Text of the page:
This is one of the top vegetarian-friendly Christmas market foods out there, and definitely one to put on your foodie bucket list.

Chimney Cake

This treat is commonly sold as…

  • Kürtőskalács (in Hungarian)
  • Baumstriezel (in German)
  • Trdelník (in Czech)

While these days, chimney cakes are commonly associated with Czechia, its origins can actually be traced back to the Hungarian-speaking regions of Romania.

Of course, you’ll be able to find them these days at Christmas markets all over Europe.

These crispy cakes are made from a yeasty dough that is wrapped around a conical spit, then rolled in sugar and slowly roasted to perfection.

Whether enjoyed plain (usually dusted with cinnamon and sugar) or with additional toppings like nuts or coconut flakes, these simple cakes are a nice not-too-sweet option for Christmas market indulgence.


Another addictive Christmas market treat is the Schaumkuss (AKA Schokokuss), a chocolate covered marshmallow with a light biscuit base.

These can be found in Christmas markets all over Europe, and in all sorts of delicious flavours.

Flame Grilled Salmon

This treat is commonly sold as…

  • Flammlachs (in German)
  • Loimukala or Loimulohi (in Finnish)

For a filling and nutritious Christmas market food, look no further than Finnish Flame Grilled Salmon.

This tasty Nordic specialty consists of a seasoned salmon filet that’s affixed to a wooden plank, then set next to a fire to cook slowly over the course of 45 min to an hour.

The result is a flavourful and juicy fish, with a distinctly smoky flavor. So good!


A popular Christmas market food especially in Southern Germany and Austria, Schupfnudeln are bouncy potato-based noodles are shaped like fingers, and typically fried with bacon and sauerkraut.

Of course, this is far from a light dish, so consider getting a plate to share.


Another Christmas market treat popular in Southern Germany is Dampfnudel, a fluffy cloud of bread topped with cinnamon and a vanilla sauce.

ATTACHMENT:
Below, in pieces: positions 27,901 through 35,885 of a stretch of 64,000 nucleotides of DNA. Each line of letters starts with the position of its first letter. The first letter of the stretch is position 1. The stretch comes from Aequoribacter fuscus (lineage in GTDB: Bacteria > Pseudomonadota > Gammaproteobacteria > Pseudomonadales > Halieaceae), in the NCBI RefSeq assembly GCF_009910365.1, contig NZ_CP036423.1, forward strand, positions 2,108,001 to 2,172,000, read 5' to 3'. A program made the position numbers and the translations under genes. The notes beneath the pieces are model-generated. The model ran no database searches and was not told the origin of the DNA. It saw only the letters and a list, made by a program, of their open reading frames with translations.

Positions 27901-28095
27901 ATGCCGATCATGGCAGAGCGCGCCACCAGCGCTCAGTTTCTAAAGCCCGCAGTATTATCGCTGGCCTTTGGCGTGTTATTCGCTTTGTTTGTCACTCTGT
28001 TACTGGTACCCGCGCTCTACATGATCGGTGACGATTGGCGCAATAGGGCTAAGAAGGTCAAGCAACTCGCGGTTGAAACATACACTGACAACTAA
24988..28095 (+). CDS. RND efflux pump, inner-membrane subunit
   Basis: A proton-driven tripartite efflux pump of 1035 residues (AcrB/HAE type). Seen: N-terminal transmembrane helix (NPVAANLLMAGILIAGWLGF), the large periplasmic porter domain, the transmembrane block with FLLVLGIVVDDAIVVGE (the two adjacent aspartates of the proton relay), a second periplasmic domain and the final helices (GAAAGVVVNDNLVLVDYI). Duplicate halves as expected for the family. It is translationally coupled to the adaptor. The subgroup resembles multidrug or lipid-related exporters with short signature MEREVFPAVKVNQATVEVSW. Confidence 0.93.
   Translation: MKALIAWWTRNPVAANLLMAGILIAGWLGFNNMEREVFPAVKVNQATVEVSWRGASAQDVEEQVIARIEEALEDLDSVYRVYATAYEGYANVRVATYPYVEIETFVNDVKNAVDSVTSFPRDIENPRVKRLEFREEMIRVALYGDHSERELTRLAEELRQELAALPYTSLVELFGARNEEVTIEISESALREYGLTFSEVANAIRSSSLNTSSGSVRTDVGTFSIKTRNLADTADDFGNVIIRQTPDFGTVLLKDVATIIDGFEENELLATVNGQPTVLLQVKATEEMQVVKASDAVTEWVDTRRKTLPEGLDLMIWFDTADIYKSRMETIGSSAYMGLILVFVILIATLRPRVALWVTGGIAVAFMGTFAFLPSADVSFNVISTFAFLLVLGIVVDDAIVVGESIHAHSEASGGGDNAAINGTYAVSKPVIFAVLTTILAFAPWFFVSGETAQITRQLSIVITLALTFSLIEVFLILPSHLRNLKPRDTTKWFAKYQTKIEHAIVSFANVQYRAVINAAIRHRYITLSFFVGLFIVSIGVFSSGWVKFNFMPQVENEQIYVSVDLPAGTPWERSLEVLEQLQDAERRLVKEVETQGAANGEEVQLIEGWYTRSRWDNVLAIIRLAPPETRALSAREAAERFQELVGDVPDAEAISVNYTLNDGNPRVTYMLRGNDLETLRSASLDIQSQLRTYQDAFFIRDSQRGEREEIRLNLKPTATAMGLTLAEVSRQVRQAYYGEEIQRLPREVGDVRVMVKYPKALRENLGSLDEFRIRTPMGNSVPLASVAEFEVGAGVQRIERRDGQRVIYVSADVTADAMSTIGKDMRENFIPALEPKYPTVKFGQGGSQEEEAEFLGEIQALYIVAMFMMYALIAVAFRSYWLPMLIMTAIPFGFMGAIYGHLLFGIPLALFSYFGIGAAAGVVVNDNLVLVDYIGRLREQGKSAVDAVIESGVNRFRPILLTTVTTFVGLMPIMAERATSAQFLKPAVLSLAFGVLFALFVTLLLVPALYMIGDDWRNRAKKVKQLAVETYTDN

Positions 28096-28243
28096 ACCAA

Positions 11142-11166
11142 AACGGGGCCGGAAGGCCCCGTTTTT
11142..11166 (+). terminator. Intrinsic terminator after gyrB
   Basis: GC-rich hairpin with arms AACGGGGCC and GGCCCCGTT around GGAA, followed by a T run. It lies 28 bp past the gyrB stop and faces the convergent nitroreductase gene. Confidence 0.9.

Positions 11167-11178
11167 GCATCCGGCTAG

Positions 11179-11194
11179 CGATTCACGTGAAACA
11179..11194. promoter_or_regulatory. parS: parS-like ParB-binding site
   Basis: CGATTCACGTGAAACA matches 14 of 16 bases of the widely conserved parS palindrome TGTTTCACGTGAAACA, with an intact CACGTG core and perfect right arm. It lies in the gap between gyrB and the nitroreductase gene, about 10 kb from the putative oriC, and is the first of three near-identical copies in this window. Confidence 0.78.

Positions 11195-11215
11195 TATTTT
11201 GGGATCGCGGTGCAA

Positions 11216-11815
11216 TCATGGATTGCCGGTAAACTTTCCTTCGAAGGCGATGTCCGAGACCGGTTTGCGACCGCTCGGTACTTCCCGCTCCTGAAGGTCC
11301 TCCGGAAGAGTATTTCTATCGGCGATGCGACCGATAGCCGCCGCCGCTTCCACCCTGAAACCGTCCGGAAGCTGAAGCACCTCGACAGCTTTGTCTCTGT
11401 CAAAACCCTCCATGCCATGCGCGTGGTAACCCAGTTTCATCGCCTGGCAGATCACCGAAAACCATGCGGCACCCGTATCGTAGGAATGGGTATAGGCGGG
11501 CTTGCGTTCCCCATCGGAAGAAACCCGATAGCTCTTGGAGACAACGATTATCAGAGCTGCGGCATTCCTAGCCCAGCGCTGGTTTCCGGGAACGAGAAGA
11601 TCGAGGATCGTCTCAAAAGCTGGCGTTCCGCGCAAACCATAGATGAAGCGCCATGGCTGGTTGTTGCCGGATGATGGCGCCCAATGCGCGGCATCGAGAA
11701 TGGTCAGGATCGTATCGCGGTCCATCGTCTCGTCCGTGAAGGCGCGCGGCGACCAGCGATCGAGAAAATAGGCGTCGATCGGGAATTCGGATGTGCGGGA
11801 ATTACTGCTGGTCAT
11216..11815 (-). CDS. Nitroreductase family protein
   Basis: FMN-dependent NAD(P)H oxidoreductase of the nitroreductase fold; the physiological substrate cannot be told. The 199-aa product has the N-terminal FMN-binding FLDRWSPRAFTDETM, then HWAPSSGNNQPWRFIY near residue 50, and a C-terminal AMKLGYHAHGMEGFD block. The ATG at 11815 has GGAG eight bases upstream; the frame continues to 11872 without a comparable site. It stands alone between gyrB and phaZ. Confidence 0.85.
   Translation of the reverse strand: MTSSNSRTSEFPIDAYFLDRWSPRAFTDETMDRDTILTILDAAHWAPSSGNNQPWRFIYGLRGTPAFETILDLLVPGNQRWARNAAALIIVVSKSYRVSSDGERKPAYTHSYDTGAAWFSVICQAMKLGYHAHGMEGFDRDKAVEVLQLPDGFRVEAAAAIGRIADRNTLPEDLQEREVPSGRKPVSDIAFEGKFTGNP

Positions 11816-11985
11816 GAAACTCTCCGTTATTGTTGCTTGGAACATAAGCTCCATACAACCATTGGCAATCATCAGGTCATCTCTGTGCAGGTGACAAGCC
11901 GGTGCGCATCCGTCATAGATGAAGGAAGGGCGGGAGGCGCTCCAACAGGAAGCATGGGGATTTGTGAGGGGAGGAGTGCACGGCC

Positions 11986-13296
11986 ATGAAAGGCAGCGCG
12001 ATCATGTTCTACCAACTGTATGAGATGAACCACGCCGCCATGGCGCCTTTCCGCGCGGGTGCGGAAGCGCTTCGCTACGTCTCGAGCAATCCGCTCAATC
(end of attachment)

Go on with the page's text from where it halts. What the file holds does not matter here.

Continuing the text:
It’s so soft, so gooey, and absolutely perfect.


Marzipan is a classic Christmas market treat made with eggs, almonds, sugar and honey.

At Christmas markets all across Europe, you’ll find them in a variety of cute shapes, making them an excellent to-go treat or souvenir.

Chocolate covered fruit

For another tasty Christmas market treat that’s a little lighter, be sure to check out the wide variety of chocolate-covered fruit skewers available.

While of course, these aren’t the most “unique” of Christmas market foods, they’re nonetheless absolutely delicious.


Waffles are a delicious treat that require no introduction.

This tasty batter is cooked in the perfect grid-like shape for all your toppings, whether you go for whipped cream, fresh fruit, nutella or jam.

You’ll find at least one waffle stand at pretty much every Christmas market, so be sure to take advantage!


Another Christmas market classic is the oh so handy crêpe, a thin pancake filled with anything you can imagine, from sweet fillings like banana, strawberries and Nutella to savoury versions with cheese and meats.

You’ll usually be able to find a crêpe stall at every Christmas market (often also selling waffles and other sweet treats), so keep an eye out!

Roasted Chestnuts

This treat is commonly sold as…

  • Heiße Maroni (in German)
  • Marrons chauds (in French)

Roasted chestnuts are a treat so synonymous with Christmas, there’s an entire song about them… so it should be no surprise that they’ve made it onto our top German Christmas market foods list!

Roasted chestnuts are tender, slightly sweet, and oh so addictive. Definitely a great snack to nibble on while shopping through any Christmas market.


This treat is commonly sold as…

  • Lebkuchen (in German)
  • Pain d’Épices (in French)

If your only experience with gingerbread is the rock-hard stuff you get in your gingerbread house kits, then you definitely need to try some gingerbread while exploring European Christmas markets!

While regional types differ, one common denominator is they’re all delicious. The Elisenlebkuchen from Nuremberg Christmas Market is especially famous – it’s made from a delicate mix of ground nuts, eggs, and citrus. So light and tasty!

NOTE: The adorable gingerbread hearts you see for sale at many Christmas markets aren’t meant to be eaten! While edible, they’re made to last a long, long time, so are pretty rock hard and not too tasty.

Did we miss any of your favorite Christmas market foods?

Let us know in the comments what you would add to this list!